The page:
To prepare for Model X production, Tesla this past July halted production at its Fremont facility for two weeks in order to upgrade its assembly lines, modernize its production floor, and of course, ultimately increase overall production.
“This represents the single biggest investment in the plant since we really started operations and enables us for higher volumes,” Tesla spokesman Simon Sproule told Bloomberg earlier this summer. Indeed, the total cost of the enhancements reportedly checked in at a cool $100 million.
Earlier this week, Tesla put up blog post detailing all of the nitty gritty details regarding its somewhat recent factory upgrade.
During the pause in production, we upgraded the assembly line, added capacity to the body shop, enhanced powertrain assembly, and revamped facilities for our employees. The result of this retooling phase, which complemented ongoing upgrade work, is a much-expanded operation that allows us to produce more cars, faster, while increasing automation and providing a more inviting work environment.
In the powertrain department, we’ve added conveyors and advanced robots that have given us the capacity to process 1 million battery cells per day, up from 800,000. In body-in-white, we’ve added new welding equipment and improved our production uptime by 5 to 10 percent, thanks in part to a 13-car buffer that guards against bottlenecks. We’ve also added 24 new tire and export docks to the perimeter of the main building, increasing the speed with which we can deliver cars overseas.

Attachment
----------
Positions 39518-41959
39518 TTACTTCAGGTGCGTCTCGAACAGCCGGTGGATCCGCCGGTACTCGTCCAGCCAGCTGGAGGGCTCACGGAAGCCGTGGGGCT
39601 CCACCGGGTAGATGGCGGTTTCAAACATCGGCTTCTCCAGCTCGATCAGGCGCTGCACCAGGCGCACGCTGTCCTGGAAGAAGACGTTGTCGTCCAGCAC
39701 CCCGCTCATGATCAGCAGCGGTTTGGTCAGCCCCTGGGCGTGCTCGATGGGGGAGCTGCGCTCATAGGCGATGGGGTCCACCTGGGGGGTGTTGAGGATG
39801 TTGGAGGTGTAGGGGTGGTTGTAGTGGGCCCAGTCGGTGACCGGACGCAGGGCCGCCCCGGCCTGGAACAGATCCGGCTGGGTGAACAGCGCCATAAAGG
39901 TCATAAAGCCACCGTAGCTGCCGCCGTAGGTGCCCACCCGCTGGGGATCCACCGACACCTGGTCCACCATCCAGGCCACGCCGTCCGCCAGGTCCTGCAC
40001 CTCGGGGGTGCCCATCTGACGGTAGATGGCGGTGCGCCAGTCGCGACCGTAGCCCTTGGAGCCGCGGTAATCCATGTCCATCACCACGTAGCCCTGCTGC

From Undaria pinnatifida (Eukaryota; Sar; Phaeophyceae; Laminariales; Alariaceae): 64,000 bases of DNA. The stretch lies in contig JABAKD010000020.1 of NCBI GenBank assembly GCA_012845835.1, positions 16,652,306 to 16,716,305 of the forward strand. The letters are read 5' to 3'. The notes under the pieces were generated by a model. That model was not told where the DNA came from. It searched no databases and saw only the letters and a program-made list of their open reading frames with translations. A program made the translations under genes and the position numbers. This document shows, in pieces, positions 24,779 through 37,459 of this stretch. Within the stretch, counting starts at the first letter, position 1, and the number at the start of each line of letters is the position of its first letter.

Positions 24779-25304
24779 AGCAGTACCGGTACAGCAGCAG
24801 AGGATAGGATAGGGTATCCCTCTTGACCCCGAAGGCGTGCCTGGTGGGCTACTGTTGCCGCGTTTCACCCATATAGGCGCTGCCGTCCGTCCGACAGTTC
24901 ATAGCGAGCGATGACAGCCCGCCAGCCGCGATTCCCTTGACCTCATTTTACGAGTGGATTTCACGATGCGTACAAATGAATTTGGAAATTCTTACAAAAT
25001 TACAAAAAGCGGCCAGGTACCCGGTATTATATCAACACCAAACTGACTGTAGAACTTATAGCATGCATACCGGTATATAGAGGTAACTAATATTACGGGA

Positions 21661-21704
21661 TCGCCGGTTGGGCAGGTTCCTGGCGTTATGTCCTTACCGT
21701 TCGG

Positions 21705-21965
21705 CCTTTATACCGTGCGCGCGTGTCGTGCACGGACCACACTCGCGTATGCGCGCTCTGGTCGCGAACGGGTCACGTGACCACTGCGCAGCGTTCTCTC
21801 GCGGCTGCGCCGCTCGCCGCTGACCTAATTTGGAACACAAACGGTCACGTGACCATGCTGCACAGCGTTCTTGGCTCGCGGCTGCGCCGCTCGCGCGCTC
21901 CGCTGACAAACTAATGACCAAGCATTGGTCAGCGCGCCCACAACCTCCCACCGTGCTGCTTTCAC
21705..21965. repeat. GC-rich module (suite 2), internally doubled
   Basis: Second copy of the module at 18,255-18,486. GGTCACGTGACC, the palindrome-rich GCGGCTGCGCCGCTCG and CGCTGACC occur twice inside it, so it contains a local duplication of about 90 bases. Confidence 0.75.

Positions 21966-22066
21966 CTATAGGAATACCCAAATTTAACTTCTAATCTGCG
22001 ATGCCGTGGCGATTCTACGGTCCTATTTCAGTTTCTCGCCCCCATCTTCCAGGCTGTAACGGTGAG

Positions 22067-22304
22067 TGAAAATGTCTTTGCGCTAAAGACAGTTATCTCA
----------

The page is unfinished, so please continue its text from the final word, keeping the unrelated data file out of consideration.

Of particular interest is Tesla’s investment in advanced robots, some of which, the blog post notes, will soon be able to install battery packs on cars. Interestingly, Tesla notes that over the summer, it installed 10 of the largest robots in the world.
What’s more, Tesla has taken to affectionately naming its new in-house robots after X-Men characters.
Rather than refer to these robots by technical descriptions, we named them after X-Men characters. Xavier stands at the entrance to the trim line, lifting cars down to the floor from an electrified rail, while Iceman, Wolverine, and Beast do more heavy lifting nearby. Storm and Colossus can be found at the end of the chassis line, and Vulcan and Havok work as a team to lift cars back onto the rail. To us, these robots are like superheroes, so we figured they deserved superhero names.
Having seen what some of Tesla’s beloved robots can do on various YouTube videos, it’s hard to disagree with that. Interestingly, Musk noted during Tesla’s most recent earnings conference call that it’s often “way harder to make the machine that makes the machine than it is to make the machine in the first place.”
The entire post is well worth a read and is chock full of interesting information (and videos!) about Tesla’s recent factory upgrade.
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